Mollie Katzen’s new cookbook The Heart of the Plate: Vegetarian Recipes for a New Generation is full of recipes that layer different textures.
In her Brilliant Beet Arrangement, Katzen roasts beets, combines them in the food processor with garlic-spiked olive oil, and spoons the mixture (she calls it Beet Crush) over Greek yogurt. She tops the dish with smashed pistachios and crispy fried lentils.
Katzen goes through the recipe step by step in this outtake from her conversation with Evan on Saturday’s show. You can also find the recipe below.
Brilliant Beet Arrangement
(Excerpted from THE HEART OF THE PLATE, (c) 2013 by Mollie Katzen. Reproduced by permission of Houghton Mifflin Harcourt. All rights reserved.)
1. Spread a modest layer of thick yogurt (Greek or otherwise) on a plate.
2. Heap on some room-temperature Beet Crush (see below).
3. Sprinkle the top with Pistachio Smash (see below).
4. Toss on some Fried Lentils (see below).
5. Scatter a few leaves of baby arugula on top and/ or serve some olive-oil-and-garlic-sautéed beet greens on the side or underneath.
Makes about 4 servings
Summer beets, recently harvested, are best for this recipe, which has you doing so little to them that they get a chance to show their true essence. I like to use yellow beets for this—they are so pretty and unexpected. That said, beets of any color will do just fine. And if the leaves are fresh, crisp, and unfaded, you’re in for a treat. Stemmed, cleaned beet greens cook very quickly over medium-low heat in garlic and olive oil with a little salt and pepper and are delicious served alongside or on top of the Beet Crush.
The beets need to be put into the oven to roast at least 90 minutes (and up to several days) beforehand. This will allow them the time they need to cook, cool until comfortable to handle, and get peeled—an unpredictable process. Sometimes the peel lifts right off, and other times it needs guidance from a paring knife. You can also simply boil the beets until soft enough to slide a fork into, if you don’t feel like heating your oven. The flavor will be less intense, but still fine. The peels will rub off easily after the beets are drained, refreshed under cold running water, and cooled.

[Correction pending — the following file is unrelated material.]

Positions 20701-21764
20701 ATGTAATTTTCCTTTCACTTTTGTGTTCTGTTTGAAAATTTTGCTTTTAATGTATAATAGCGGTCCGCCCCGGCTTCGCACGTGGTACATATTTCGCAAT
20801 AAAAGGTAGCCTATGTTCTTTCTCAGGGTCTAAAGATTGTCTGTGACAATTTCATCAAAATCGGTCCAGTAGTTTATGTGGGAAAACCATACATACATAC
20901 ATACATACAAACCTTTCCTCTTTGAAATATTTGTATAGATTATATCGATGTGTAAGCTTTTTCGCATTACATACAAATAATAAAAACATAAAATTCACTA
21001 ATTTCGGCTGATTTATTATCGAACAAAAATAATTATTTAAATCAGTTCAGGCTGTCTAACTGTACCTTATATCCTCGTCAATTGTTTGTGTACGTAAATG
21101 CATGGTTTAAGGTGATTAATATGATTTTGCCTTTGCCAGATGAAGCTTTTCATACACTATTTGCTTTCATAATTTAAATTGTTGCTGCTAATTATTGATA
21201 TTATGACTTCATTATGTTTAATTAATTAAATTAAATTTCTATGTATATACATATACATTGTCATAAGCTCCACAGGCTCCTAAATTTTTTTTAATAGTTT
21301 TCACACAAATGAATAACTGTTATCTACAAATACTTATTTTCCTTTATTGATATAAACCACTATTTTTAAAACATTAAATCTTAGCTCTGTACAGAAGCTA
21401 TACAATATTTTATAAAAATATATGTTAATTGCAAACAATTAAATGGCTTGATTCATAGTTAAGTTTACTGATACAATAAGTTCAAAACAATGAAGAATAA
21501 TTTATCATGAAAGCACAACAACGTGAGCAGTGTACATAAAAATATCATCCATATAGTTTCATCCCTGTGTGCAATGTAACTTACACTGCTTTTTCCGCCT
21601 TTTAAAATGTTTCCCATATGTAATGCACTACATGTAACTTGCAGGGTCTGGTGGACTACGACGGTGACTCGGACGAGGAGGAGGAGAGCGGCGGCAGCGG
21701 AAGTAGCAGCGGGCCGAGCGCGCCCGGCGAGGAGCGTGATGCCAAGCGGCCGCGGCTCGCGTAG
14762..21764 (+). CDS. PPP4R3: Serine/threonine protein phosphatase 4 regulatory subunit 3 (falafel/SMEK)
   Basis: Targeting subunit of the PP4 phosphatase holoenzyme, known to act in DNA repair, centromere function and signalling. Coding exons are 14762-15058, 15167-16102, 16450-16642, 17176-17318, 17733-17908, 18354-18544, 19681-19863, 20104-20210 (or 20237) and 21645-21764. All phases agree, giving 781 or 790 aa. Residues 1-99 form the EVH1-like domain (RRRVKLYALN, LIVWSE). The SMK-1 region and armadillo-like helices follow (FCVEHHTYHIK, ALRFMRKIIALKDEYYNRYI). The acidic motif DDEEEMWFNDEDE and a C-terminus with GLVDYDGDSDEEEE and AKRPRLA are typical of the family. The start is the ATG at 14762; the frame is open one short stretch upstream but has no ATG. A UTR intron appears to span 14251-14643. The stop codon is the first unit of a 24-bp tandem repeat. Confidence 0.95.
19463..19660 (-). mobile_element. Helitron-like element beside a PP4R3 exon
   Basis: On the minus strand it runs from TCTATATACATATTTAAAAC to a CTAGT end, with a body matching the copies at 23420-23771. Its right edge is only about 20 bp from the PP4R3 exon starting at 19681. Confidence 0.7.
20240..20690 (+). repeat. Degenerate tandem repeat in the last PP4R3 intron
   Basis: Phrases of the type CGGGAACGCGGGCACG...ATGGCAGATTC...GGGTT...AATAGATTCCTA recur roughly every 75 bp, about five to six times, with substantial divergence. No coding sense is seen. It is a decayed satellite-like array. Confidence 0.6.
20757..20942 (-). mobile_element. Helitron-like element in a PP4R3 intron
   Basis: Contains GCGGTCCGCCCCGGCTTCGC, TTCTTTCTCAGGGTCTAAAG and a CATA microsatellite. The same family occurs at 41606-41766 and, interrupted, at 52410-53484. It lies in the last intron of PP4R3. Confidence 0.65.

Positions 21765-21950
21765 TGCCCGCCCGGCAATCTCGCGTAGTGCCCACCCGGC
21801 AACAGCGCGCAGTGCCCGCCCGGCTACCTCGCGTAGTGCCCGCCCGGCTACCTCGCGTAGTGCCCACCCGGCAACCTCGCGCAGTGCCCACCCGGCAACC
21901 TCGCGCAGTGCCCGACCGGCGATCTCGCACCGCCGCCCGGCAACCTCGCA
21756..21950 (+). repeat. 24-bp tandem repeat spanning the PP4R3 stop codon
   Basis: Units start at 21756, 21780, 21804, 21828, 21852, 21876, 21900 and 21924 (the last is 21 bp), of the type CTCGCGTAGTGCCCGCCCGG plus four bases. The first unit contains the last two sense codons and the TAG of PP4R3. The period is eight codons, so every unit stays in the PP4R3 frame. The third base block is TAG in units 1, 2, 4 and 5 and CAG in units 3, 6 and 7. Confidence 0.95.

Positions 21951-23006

This will keep for 3 to 4 days in a tightly covered container in the refrigerator. It also freezes beautifully and reheats well, covered, in a 250°F oven or in a microwave.
3 pounds (9–12 medium) beets
2 tablespoons olive oil
1 teaspoon minced or crushed garlic
4 teaspoons champagne vinegar or white wine vinegar, or more to taste
¾ teaspoon salt, or more to taste
1. Remove the beet greens (save them to cook separately, if they’re nice) and trim the stems to within an inch of the beet. Cook the beets, whole and unpeeled, either in simmering water until fork-tender, about 30 minutes, or by roasting. To roast them, preheat the oven to 400°F, with a rack in the center position. Line a baking sheet with foil. Lay the beets on the foil, add a splash of water (a tablespoon or two), and press together the edges of the foil to form a packet. Roast for about 30 minutes, or until the beets are fork-tender. (Be careful when opening the packet. There will be steam.)
2. Place the olive oil and garlic in a small, microwave-worthy bowl and cover it with a plate. Zap for 30 seconds, then remove from the microwave and carefully remove the plate. Let the mixture cool until safe to handle.
3. When the beets are cool enough to handle, peel them and cut into quarters and transfer to a food processor. Scrape in the oil-garlic mixture and add the vinegar and salt. Buzz into a coarse crush a few degrees short of completely smooth.
4. Taste to adjust the salt and vinegar and serve hot, warm, or at room temperature.